Blog dedicated to reporting on Mexican drug cartels
on the border line between the US and Mexico

Wednesday, January 5, 2011

Convicted Houston gun trafficker for Zeta cartel sentenced to 3 years.

U.S. agents are armed with the secrets of a convicted Houston gunrunner, information that could lead them to top Mexican drug-cartel bosses and the Texas firearms dealers supplying high-powered weapons.

Christian Garza was sentenced to three years in federal prison as a result of a plea agreement that offered leniency in exchange for telling U.S. officials about his criminal contacts, according to court papers.

"Mr. Garza has also provided assistance and information related to the sale of the firearms in question to highly sought fugitives who are believed to lead one of the most violent Mexican drug cartels, the Zetas," states a paper submitted to a federal judge by his lawyer, Connie Williams.

The Zetas cartel, a crime syndicate launched by former members of the Mexican military, thrives across the border from Texas and is battling rival traffickers as well as the Mexican government.

They are known for being gruesome, aggressive and efficient. Top leaders are dodging capture, despite multimillion-dollar rewards for their arrests by the U.S. and Mexican governments.

Garza was a member of an arms-trafficking group that sent more than 300 military-style weapons to Mexico.

As part of his agreement with the government, he described the inner-workings of his cell and provided grand-jury testimony that "may prove to be critical" in seeking criminal charges against firearms retailers where weapons were purchased, according to the paper filed by Williams.

The U.S. Bureau of Alcohol, Tobacco, Firearms and Explosives contends Houston is the No. 1 spot of origin for weapons that have been traced from Mexican organized crime scenes back to the United States.

The case began in January, 2007 during a routine inspection of files at Carter's County, a firearms dealer in Houston, according to court papers. ATF agents noticed numerous large cash purchases for what the agency considers cartel weapons of choice.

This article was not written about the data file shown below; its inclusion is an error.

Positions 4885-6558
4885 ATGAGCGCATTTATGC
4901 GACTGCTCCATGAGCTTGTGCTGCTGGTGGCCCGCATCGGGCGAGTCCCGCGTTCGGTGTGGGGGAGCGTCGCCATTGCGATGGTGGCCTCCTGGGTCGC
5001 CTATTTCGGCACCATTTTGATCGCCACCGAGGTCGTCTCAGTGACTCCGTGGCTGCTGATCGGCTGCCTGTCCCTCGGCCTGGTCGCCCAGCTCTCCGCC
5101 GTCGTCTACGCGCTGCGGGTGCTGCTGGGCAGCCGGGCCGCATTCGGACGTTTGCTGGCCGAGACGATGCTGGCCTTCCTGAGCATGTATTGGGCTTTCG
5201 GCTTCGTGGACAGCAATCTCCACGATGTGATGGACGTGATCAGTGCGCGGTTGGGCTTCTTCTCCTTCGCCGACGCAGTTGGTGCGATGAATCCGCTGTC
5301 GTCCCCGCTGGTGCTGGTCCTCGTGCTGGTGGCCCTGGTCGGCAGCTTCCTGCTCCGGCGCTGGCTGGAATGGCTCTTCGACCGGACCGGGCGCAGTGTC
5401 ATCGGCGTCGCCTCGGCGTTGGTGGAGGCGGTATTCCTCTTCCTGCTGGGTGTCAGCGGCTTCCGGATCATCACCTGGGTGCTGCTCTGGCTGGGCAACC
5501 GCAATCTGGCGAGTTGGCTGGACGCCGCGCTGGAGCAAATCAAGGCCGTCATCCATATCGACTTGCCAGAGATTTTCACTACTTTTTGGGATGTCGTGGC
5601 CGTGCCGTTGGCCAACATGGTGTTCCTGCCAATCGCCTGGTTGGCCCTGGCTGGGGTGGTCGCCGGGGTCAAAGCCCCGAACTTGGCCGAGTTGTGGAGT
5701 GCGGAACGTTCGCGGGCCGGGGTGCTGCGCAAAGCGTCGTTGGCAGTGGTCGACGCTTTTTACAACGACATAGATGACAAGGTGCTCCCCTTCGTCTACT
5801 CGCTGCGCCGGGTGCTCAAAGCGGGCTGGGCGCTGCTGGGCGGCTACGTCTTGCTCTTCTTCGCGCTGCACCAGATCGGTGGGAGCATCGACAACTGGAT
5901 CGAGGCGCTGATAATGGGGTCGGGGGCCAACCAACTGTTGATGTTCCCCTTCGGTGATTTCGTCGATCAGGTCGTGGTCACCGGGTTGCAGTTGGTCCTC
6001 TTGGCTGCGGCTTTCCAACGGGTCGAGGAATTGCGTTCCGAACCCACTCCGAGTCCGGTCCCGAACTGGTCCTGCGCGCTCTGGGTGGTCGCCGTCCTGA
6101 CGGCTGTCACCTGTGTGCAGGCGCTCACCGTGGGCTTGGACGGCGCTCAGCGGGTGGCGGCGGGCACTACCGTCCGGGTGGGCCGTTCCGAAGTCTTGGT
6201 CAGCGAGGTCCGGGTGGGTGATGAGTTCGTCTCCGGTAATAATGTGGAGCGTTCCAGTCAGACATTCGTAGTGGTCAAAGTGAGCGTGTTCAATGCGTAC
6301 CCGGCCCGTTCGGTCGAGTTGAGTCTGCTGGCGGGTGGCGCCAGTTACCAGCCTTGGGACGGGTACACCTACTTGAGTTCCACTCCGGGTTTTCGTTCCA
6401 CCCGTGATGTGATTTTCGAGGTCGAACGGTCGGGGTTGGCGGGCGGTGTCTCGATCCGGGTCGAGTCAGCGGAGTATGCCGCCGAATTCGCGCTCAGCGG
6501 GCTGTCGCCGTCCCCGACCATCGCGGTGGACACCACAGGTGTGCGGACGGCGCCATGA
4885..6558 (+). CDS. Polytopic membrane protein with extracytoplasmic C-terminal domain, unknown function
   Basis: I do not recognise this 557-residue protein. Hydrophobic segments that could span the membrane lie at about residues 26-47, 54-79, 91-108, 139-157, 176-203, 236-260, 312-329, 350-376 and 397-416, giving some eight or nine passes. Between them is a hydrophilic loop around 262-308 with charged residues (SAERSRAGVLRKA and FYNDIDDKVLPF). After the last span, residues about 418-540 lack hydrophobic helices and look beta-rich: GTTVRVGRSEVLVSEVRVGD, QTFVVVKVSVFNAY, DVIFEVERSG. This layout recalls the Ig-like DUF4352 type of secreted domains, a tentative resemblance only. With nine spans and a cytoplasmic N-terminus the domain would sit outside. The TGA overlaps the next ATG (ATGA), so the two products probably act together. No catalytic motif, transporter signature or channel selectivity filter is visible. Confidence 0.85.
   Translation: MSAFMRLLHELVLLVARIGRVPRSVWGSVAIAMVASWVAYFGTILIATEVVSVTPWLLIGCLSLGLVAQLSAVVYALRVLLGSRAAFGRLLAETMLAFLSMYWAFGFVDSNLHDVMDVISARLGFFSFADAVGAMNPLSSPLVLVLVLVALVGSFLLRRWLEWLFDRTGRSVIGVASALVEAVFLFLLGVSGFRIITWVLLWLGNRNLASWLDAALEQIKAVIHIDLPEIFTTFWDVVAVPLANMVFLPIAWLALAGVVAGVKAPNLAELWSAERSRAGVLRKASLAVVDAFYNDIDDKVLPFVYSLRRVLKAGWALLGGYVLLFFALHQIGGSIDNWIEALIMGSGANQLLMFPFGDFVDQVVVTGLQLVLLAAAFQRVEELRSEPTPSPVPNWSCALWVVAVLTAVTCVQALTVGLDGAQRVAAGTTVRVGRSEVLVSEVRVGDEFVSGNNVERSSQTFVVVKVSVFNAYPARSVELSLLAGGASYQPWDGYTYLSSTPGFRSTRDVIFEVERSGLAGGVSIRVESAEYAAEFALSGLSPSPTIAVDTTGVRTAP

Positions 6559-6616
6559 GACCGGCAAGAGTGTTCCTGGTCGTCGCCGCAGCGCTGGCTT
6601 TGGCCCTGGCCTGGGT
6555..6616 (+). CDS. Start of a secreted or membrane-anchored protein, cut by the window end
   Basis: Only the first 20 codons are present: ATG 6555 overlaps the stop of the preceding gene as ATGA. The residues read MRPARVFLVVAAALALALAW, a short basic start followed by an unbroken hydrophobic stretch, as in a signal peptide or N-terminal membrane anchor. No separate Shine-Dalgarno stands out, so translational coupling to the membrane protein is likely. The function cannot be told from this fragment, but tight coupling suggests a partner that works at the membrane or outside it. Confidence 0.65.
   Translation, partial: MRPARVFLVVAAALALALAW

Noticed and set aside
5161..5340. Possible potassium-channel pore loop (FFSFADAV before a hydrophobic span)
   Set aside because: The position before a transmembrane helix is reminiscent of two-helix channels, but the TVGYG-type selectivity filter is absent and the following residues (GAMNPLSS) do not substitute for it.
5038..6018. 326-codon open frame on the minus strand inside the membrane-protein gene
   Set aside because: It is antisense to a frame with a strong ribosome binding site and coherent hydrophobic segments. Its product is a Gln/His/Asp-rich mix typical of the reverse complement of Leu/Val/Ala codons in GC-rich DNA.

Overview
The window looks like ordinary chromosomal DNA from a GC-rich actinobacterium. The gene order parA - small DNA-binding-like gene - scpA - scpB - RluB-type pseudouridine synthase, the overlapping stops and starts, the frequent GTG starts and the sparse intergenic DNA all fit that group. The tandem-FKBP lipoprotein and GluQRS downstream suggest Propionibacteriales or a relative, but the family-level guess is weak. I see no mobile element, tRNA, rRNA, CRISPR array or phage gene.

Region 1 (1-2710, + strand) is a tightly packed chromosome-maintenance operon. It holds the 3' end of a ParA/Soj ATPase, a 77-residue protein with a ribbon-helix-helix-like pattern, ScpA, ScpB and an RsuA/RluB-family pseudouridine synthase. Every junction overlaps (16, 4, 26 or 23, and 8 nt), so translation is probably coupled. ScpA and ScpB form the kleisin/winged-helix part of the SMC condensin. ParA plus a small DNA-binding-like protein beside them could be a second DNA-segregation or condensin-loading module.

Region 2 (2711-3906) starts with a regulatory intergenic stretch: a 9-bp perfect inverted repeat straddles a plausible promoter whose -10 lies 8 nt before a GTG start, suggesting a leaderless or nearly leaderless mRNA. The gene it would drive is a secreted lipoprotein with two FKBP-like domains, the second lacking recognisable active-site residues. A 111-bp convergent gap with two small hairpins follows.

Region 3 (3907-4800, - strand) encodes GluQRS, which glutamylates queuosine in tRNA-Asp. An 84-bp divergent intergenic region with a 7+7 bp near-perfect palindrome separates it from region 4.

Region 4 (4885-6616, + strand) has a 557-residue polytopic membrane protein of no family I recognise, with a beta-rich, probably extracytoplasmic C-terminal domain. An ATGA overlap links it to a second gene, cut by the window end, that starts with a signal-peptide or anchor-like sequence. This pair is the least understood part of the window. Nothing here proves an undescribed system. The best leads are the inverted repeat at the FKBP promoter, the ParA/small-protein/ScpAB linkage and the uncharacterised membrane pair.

Numerous individuals had purchased large quantities of military-style firearms in a relatively short period of time. ATF later determined that 23 buyers had purchased 339 firearms – mostly AR-15 semi-automatic rifles, FN Herstal 5.7mm rifles and pistols, and Beretta pistols – worth $366,450 in a 15-month period at Carter’s County gun store.

Mexican authorities also had recovered 88 of these firearms in Mexico; four of the firearms were found in Guatemala. One or more of these firearms had been found at various crime scenes in Mexico where police had been murdered, judicial personnel had been executed, the military had received gun fire, or a businessman had been kidnapped and murdered. Many, if not all, of the assailants were members of Los Zetas.

Mexican authorities also found several more of these U.S.-origin firearms during narcotics related searches and at various vehicle inspection points. In total, 18 Mexican law enforcement officers and civilians died using firearms purchased from this U.S. gun store.


Recruited by cousins

Williams stressed that his client was not a member of the Zetas and did not personally meet with any Zetas, nor take guns across the border.

"They (federal agents) were more interested in the higher-ups, the people who could connect them to what was going on down in Mexico," Williams said. "He put his two cents in. There was another layer between him and the Zetas."

Garza became a supervisor after being recruited by two cousins, including one who is a fugitive and believed to be in Mexico.

He is the latest of a dozen Americans, including three brothers, who pleaded guilty in an ATF investigation that has intensified since 2006. It has included multiple indictments. It is unclear to what extent others in the case have cooperated.

The ATF and federal prosecutors declined comment.

The Houston men were convicted for their roles in deceiving firearms dealers in order to buy weapons, many of which were civilian variants of the M16 rifle favored by Mexico's drug cartels.

Garza's background and day job repairing windshields underscored part of the cartel's apparent strategy.

It enlists U.S. citizens who are both facing tougher economic times, so they may be tempted by quick cash, and have no felony convictions so they'll pass gun-buying background checks.

According to officials from ICE and ATF, individuals and groups seeking to traffic U.S. firearms to Mexico use several different schemes to purchase and transport U.S. firearms to Mexico. In a large majority of cases, several straw purchasers and one or more intermediaries or brokers are used to traffic the firearms to Mexico.

The straw purchasers are eligible to purchase firearms in the United States while the brokers are usually legally prohibited from purchasing firearms because they are convicted felons, not U.S. citizens or residents, or for other reasons.

Sometimes taking orders from a person in Mexico, the U.S.-based broker may hire three or more straw purchasers, often young women, to buy a few firearms each at various locations. In a more complex scheme intended to better hide the arms trafficker’s identity and avoid prosecution, a managing broker hires additional brokers, and these brokers then hire the straw purchasers.